You need to wrap your head around that sentence.

Sale proceeds minus tax basis is call capital gains, and is taxed at the capital gains rate.





mikedev10

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Re: taxes...?
« Reply #10 on: February 03, 2019, 10:46:57 PM »
does LC do that all correctly?

yes.

Quote
if interest is ordinary income no matter what, then the only way i have a capital gain to pay tax on is if i actually successfully sell my note at a premium right?

That's close.  You use the word "premium" which is usually used to mean difference between selling price and the principal on the note.  That's not quite right.  In this case what is important is the difference between your selling price and your tax basis.  Tax basis starts at what you paid, and as principal payments are paid to you, your tax basis is reduced.  If you sell at more than your tax basis, then you have some capital gains which are taxed.  If you sell at less than your tax basis, you have a capital loss, which may reduce your tax.

I can't explain the whole US tax system to you in forum messages.  I suggest you read up on taxation of bonds in the IRS booklets, which are all available online.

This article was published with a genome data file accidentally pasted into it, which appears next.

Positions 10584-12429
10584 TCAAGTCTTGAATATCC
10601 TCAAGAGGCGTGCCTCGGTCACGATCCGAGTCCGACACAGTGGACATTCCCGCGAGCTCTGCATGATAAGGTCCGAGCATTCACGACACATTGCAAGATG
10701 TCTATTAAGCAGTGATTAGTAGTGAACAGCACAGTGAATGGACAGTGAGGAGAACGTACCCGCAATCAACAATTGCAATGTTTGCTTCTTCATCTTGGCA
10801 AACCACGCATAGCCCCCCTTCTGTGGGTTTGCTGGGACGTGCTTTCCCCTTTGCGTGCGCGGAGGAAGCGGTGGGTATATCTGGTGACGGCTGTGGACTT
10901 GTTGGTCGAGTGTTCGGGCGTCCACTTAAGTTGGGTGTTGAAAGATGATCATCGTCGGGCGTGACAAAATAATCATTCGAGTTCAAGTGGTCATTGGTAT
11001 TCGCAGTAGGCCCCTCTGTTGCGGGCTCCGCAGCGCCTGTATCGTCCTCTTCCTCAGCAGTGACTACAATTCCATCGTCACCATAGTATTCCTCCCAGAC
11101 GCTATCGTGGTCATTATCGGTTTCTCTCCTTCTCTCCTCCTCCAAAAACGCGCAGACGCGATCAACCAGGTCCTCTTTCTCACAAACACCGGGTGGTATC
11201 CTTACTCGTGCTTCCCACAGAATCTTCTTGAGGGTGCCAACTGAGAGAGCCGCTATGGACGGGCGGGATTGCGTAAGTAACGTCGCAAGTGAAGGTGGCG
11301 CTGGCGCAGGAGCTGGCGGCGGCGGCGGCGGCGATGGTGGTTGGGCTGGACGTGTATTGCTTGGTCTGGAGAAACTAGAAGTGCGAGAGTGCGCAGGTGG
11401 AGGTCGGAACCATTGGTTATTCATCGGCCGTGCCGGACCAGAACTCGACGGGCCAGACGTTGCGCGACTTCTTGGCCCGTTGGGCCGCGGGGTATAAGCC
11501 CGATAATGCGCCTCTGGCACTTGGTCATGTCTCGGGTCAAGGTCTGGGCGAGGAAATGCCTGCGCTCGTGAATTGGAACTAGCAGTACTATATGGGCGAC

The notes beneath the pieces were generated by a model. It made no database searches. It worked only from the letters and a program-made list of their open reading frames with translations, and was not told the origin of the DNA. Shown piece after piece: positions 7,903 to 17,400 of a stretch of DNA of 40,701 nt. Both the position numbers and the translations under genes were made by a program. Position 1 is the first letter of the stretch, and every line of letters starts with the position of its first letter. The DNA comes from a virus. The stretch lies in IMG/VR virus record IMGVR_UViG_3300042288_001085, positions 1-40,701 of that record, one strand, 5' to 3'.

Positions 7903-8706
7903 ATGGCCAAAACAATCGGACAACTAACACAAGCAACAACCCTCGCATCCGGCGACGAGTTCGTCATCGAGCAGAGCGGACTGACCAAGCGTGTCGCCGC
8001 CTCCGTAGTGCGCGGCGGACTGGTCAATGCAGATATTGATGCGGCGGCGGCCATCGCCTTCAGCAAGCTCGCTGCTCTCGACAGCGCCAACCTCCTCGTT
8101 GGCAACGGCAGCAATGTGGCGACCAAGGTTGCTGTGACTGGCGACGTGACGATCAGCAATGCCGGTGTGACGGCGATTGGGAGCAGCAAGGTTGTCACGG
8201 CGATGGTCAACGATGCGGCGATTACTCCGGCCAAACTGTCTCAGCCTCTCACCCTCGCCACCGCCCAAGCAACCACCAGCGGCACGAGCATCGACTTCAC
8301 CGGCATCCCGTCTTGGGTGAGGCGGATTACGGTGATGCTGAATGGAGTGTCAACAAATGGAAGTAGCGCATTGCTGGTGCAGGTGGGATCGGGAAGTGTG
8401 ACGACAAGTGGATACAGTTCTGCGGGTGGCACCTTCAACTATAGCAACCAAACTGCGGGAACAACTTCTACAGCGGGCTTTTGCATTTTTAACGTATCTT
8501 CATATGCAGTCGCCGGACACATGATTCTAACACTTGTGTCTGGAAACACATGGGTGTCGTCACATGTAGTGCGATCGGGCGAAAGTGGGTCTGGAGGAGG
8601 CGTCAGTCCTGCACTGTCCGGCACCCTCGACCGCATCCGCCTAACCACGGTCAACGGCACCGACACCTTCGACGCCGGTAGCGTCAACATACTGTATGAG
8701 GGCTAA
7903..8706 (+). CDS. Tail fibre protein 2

At the Lendingclub web site, if you go to the "tax forms" tab on the "statements" page there is a link to "download the 2018 tax form guide".  I suggest you download a copy and try to follow it.  This guide has several sections.  The LAST section describes taxation of folio transactions.  It isn't a complete explanation, but does tell you what goes where.

In the explanation of tax basis of notes you bought on folio, they wrote this...
Quote
Purchase price of Note less principal repaid, plus accrued interest sold and less accrued interest purchased (through Folio Investing). Note: This is the cost basis that is reported to the IRS.

You need to wrap your head around that sentence.

Sale proceeds minus tax basis is call capital gains, and is taxed at the capital gains rate.

thanks for all the info.  sounds like the real way to escape taxes is via a roth ira.